Daily Egyptian: Golf is different than most other sports because it has both a spring and fall season. Do you coach the seasons differently?
Leroy Newton: In the fall, we are trying to figure out who our best five players will be for the final tournaments in the spring, especially the Missouri Valley Conference tournament. Sometimes we will add a kid to the lineup just to see what he can do under tournament conditions. But in the spring, we’re going to try to take the best five qualifiers to each tournament to make sure that they are ready at the end.
DE: This year’s team is largely dominated by seniors. Is a strong senior class something that you try to have every year?
LN: You hope that if you have a senior he will have been in your program for at least two or three or four years and that he has learned more than a freshman coming in. If the seniors have done their work and improved, they are going to be a little bit better at the end. We expect the seniors to be better than the freshmen, but there are times when a younger player is going to mature quickly and become one of the better players.
DE: You’ve been coaching golf at SIU for 17 years. What factors have kept you coaching here for so long?
LN: It keeps me young. It keeps me wanting to do different things. The banter between myself and the kids is refreshing. With me staying around for 17 years, at my age, I get a lot out of the interaction with the kids. I like to play rounds with the team, and when I play I want to be competitive because that’s our sport: Be the best that you can.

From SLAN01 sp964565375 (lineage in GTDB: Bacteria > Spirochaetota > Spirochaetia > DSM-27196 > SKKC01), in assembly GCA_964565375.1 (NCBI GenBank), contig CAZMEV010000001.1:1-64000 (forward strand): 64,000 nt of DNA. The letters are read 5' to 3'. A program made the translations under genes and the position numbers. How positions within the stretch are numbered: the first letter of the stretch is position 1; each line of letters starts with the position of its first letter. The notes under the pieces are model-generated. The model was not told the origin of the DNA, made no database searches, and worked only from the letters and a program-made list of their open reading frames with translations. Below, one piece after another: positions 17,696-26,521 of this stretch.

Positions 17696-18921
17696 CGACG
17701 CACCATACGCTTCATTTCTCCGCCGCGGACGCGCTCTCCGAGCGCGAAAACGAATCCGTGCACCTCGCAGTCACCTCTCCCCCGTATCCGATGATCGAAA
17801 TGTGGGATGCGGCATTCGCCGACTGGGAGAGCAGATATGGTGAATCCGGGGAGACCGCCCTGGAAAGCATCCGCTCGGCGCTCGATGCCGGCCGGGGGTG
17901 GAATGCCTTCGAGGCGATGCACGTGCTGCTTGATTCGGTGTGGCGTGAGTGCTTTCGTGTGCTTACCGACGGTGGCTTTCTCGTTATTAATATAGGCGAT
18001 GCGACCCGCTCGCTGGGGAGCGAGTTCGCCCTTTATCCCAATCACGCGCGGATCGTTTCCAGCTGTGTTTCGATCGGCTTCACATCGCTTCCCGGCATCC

DE: You didn’t start playing golf until your late 20s. Why the late start? What drew you to the game?
LN: I started that late because truthfully I wasn’t around golf. I was raised on a farm, and if we had that land, we would have plowed it up and planted corn or soybeans on it (instead of playing golf on it). I played other sports in school like basketball, baseball and track and field. In fact, we didn’t even have football or I would have played that, too. A friend of mine was on the golf team at Southern, and he took me out to play and I became addicted. I picked it up pretty quick and loved the game. Not many former football players can go out on the football field and play with the kids, but I can still play golf with my team.
DE: You have served as a high school principal and basketball official throughout your career, along with coaching golf at the high school and college level. Is that a testament to your drive of helping young athletes improve?
LN: I started playing sports in fourth grade. I was on sports teams all throughout school. As I got older I became the golf coach at Carterville High School and then John A. Logan College, and now I’m here. As my wife would say, “What are you going to do when you aren’t messing around with kids?” I realized I’d never thought about it because it seems like I’m always going to be involved some way or another.